188.8.131.52.2. Software that is a joint work between NASA employees and NASA contractors is protected under copyright and, absent an agreement to the contrary, is co-owned by the U.S. Government and the contractor, with each having an independent right to use or license the use of the work with an obligation to account for royalties.
3.4.4. Center Patent or Intellectual Property Counsel will identify software as falling under one or more of the categories listed in the following subparagraphs. As circumstances change, the Center Patent or Intellectual Property Counsel may reevaluate and recategorize the software as appropriate.
184.108.40.206. Releasable Without a Nondisclosure Agreement - Software that has been categorized as Approved for General Public Release and becomes Publicly Releasable Software as defined in paragraph 2.1.7 is releasable without a nondisclosure agreement. Software that has not been categorized as Approved for General Public Release but (a) is a work of the U.S. Government as defined in paragraph 220.127.116.11, (b) is not export restricted, (c) is not, and is not expected to be, the subject of a patent application, and (d) for which there is no plan for further development or beta testing, may be released without a nondisclosure agreement. This type of release should be used with caution to avoid creating a statutory bar to patenting.
18.104.22.168. Releasable With a Nondisclosure Agreement - In general, software, as valuable property, is not an agency record under the Freedom of Information Act (FOIA), and therefore is not subject to the mandatory disclosure provisions of the FOIA. Thus, with limited exceptions, software may be categorized as releasable with a nondisclosure agreement. The limited exceptions include software that (a) contains an embedded database that is itself releasable under the FOIA, (b) is so related to a releasable database that the database would be unintelligible or unusable without the software, and (c) preserves information relative to the Agency's structure, operation, or decision-making process. To avoid creating a statutory bar for patenting, software that is being reviewed by the Patent or Intellectual Property Counsel for patentable subject matter and the filing of a patent application should be categorized as releasable with a nondisclosure agreement. Additionally, software that is part of an application for patent filed in the U. S. Patent and Trademark Office, or with any foreign patent office, may be categorized as releasable with a nondisclosure agreement.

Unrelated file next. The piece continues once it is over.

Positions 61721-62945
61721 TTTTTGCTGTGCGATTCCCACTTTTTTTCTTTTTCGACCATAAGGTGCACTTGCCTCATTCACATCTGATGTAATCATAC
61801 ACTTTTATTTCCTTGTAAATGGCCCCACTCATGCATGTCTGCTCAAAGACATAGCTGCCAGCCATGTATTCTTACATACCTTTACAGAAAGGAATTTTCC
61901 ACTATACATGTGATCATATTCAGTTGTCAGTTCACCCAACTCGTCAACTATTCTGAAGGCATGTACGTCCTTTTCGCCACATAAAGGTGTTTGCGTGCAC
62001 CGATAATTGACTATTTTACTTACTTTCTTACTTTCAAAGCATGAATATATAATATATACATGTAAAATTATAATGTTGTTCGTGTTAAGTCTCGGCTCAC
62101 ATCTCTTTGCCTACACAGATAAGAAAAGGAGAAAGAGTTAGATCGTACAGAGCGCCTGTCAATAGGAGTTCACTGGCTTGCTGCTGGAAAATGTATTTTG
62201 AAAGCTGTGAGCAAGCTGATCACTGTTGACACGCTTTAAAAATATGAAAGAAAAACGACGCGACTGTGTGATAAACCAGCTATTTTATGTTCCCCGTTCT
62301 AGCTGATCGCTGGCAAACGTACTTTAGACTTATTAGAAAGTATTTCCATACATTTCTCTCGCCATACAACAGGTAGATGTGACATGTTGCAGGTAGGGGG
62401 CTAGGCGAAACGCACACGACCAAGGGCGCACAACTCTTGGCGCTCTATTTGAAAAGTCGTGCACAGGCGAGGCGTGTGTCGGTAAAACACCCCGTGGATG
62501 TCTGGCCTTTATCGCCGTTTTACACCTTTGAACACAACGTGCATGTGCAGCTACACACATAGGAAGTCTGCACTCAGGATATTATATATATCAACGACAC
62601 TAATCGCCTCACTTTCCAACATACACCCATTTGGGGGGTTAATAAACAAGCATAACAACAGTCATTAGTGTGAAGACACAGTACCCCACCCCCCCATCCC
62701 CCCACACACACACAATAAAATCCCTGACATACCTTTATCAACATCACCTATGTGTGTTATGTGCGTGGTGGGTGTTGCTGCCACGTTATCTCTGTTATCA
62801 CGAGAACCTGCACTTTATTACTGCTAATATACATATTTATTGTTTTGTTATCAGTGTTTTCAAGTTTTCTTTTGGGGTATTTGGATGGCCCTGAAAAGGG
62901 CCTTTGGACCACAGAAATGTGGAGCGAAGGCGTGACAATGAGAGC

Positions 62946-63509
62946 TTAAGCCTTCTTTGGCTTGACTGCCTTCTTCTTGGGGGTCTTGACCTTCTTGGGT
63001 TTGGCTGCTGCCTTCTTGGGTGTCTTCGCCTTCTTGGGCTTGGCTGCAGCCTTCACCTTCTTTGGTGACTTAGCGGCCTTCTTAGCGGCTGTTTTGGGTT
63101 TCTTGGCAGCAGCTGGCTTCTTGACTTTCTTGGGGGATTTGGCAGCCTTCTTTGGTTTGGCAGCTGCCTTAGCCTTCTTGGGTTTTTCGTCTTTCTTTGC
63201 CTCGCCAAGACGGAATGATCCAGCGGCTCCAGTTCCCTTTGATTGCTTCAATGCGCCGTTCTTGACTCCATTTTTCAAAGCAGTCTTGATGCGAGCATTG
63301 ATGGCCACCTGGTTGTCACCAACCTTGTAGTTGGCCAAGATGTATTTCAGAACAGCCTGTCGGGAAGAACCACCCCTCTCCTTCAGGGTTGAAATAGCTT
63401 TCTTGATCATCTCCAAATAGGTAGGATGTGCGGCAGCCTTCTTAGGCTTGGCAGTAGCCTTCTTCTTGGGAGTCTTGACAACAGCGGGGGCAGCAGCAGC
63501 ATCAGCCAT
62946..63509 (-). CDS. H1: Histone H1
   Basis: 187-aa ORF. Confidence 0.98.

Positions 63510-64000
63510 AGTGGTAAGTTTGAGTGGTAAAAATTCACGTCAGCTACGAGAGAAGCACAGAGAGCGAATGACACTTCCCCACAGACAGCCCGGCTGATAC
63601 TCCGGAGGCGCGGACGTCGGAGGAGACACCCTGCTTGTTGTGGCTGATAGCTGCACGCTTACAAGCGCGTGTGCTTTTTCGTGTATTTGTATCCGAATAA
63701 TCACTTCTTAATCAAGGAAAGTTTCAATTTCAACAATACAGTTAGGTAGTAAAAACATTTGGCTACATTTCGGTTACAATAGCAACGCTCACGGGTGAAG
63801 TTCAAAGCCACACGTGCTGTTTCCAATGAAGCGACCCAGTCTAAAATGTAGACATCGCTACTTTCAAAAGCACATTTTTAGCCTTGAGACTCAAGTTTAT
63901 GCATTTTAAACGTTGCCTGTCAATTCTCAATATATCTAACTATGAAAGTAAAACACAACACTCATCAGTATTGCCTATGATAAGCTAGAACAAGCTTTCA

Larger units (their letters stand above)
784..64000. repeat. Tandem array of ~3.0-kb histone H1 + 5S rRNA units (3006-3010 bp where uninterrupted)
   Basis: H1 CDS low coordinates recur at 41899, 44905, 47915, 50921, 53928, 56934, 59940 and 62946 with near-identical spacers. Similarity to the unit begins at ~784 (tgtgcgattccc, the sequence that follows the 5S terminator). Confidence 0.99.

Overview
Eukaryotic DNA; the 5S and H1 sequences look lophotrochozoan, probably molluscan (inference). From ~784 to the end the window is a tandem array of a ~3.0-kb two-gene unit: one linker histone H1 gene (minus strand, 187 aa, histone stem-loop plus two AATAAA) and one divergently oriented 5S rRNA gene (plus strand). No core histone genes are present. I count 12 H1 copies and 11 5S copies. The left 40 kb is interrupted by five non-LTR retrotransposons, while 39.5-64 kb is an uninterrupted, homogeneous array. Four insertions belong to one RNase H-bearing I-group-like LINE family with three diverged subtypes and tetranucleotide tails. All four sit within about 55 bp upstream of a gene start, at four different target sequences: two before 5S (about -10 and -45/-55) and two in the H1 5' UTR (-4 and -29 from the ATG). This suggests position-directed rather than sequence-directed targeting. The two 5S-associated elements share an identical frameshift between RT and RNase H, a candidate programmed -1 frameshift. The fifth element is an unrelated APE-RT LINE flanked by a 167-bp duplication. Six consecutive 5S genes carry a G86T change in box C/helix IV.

22.214.171.124. Releasable for U.S. Government Purposes - Software that has U.S. Government purpose only restrictions on use, copying, distribution, etc., may be categorized as releasable for U.S. Government purposes only. A U.S. Government purpose is any activity in which the U. S. Government is a party, including contracts, grants, and cooperative agreements. Government purposes include competitive procurements for the Government, but do not include the rights to use, modify, reproduce, release, perform, display, or disclose a copyright work for commercial purposes or authorize others to do so. Thus, the Government may release or disclose such software outside the government and authorize persons to whom release or disclosure has been made to use, modify, reproduce, release, perform, display, or disclose the software for Government purposes only.
126.96.36.199. Not Releasable - Software owned by a non-federal party shall be categorized as generally not releasable unless permission is granted by its owner. Software in the lawful possession of NASA that includes restrictions on further use, duplication, or disclosure based on an underlying contract, license, or other agreement shall be categorized as not releasable unless permission is granted by its owner. Even with such permission, an export control assessment in accordance with Section 3.6 is required if the proposed release is to a foreign person.
188.8.131.52. Licensable Software - Software categorized as Licensable Software, as defined in Section 2.1, shall be consistent with commercialization objectives and shall be coordinated with the Manager for Technology Transfer Office, or designee.